Far before the terms Native American or Indian were considered, the tribes were spread throughout the Americas. Before any white man set foot on this land, it was settled by the forefathers of bands we now call Sioux, or Cherokee, or Iroquois.
For thousands of years, the American Indian developed its traditions and legacy without disturbance. And that history is fascinating.
From Mayan and Incan ruins, from the mounds left in the central and southern parts of what is currently the U.S. we have learned much. It’s a story of beautiful artwork and deep spirituality. Archaeologists have unearthed remarkably advanced structures and public works.
While there was inescapable tribal conflict, that was simply a slight blemish in the account of our ancestors. They were at peace with this beautiful continent and intensely connected to nature.
The European Settler Arrives
When European leaders sent the first ships in this direction, the objective was to discover new resources – however the quality of climate and the bounty of everything from timber to wildlife subsequently changed their tune. As those leaders learned from their explorers, the motivation to colonize spread like wildfire.
The English, French and Spanish raced to carve up the “New World” by sending over inadequately prepared colonists as fast as possible. At first, they skirmished with the surprised Indians of America’s eastern seaboard. But that ultimately gave way to trade, since the Europeans who landed here learned that their survival was doubtful with no native help.
Thus followed years of comparative peace as the settlers got themselves established on American land. But the pressure to push inland followed soon after. Kings and queens from thousands of miles away were impatient to locate even more resources, and some colonists came for independence and adventure.
They required more space. And so began the process of pushing the American Indian out of the way.
It took the form of cash payments, barter, and famously, treaties which were nearly consistently neglected once the Indians were pushed away from the territory in question.
The U.S. government’s policies towards Native Americans in the second half of the nineteenth century were motivated by the desire to expand westward into regions occupied by these Native American tribes. By the 1850s nearly all Native American tribes, approximately 360,000 in number, were living to the west of the Mississippi River. These American Indians, some from the Northwestern and Southeastern territories, were confined to Indian Territory located in present day Oklahoma, while the Kiowa and Comanche Native American tribes shared the territory of the Southern Plains.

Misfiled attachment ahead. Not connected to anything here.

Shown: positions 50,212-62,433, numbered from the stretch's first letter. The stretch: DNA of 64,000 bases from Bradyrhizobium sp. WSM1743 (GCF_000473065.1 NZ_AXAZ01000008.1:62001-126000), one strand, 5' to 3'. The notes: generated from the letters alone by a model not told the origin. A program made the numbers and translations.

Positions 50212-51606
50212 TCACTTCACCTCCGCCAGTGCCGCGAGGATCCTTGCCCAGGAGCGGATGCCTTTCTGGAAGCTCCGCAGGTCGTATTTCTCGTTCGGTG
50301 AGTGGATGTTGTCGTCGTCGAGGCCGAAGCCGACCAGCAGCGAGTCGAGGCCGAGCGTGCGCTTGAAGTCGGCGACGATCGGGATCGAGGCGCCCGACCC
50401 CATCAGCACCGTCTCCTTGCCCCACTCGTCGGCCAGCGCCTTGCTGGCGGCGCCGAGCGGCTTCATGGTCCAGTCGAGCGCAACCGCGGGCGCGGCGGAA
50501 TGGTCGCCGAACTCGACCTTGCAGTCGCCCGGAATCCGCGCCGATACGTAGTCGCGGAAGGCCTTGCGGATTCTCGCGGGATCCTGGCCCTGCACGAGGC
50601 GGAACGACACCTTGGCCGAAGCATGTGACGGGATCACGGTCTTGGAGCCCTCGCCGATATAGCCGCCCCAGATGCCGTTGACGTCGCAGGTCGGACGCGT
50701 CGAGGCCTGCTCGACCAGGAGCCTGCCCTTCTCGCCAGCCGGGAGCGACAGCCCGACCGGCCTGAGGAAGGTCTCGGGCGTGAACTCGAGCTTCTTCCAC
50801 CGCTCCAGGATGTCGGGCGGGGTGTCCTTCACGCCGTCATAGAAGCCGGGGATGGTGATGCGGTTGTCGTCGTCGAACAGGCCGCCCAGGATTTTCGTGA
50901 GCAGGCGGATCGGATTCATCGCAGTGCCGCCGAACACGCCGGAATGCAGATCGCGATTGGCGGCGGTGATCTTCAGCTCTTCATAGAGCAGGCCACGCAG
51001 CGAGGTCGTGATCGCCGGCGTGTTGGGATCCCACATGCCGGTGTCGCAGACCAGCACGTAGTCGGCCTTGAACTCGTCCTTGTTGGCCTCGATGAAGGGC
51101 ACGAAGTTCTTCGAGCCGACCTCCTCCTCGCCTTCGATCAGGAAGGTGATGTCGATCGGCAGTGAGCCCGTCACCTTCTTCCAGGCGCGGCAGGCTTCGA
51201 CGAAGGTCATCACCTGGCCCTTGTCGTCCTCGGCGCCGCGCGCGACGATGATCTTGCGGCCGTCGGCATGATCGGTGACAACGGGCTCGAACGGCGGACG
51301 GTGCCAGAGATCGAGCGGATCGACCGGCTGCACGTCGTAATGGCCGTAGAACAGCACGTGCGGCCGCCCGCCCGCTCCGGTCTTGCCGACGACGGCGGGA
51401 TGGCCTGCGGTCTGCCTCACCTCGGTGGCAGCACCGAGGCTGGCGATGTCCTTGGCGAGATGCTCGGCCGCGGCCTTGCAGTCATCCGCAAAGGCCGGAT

The Sioux, Crows and Blackfeet dominated the Northern Plains. These Native American groups encountered hardship as the constant flow of European immigrants into northeastern American cities delivered a stream of immigrants into the western lands already occupied by these various groups of Indians.
Find Native American Indian Jewelry in Orrick, Missouri
The early nineteenth century of the United States was marked by its steady expansion to the Mississippi River. However, due to the Gadsden purchase, that lead to U.S. control of the borderlands of southern New Mexico and Arizona as well as the authority over Oregon country, Texas and California; America’s expansion would not end there. Between 1830 and 1860 the U.S. practically doubled the amount of territory under its control.
These territorial gains coincided with the arrival of troves of European and Asian immigrants who wished to join the surge of American settlers heading west. This, combined with the discovery of gold in 1849, presented captivating opportunities for those willing to make the extended journey westward. As a result, with the military’s protection and the U.S. government’s assistance, many settlers began establishing their homesteads in the Great Plains and other areas of the Native American tribe-inhabited West.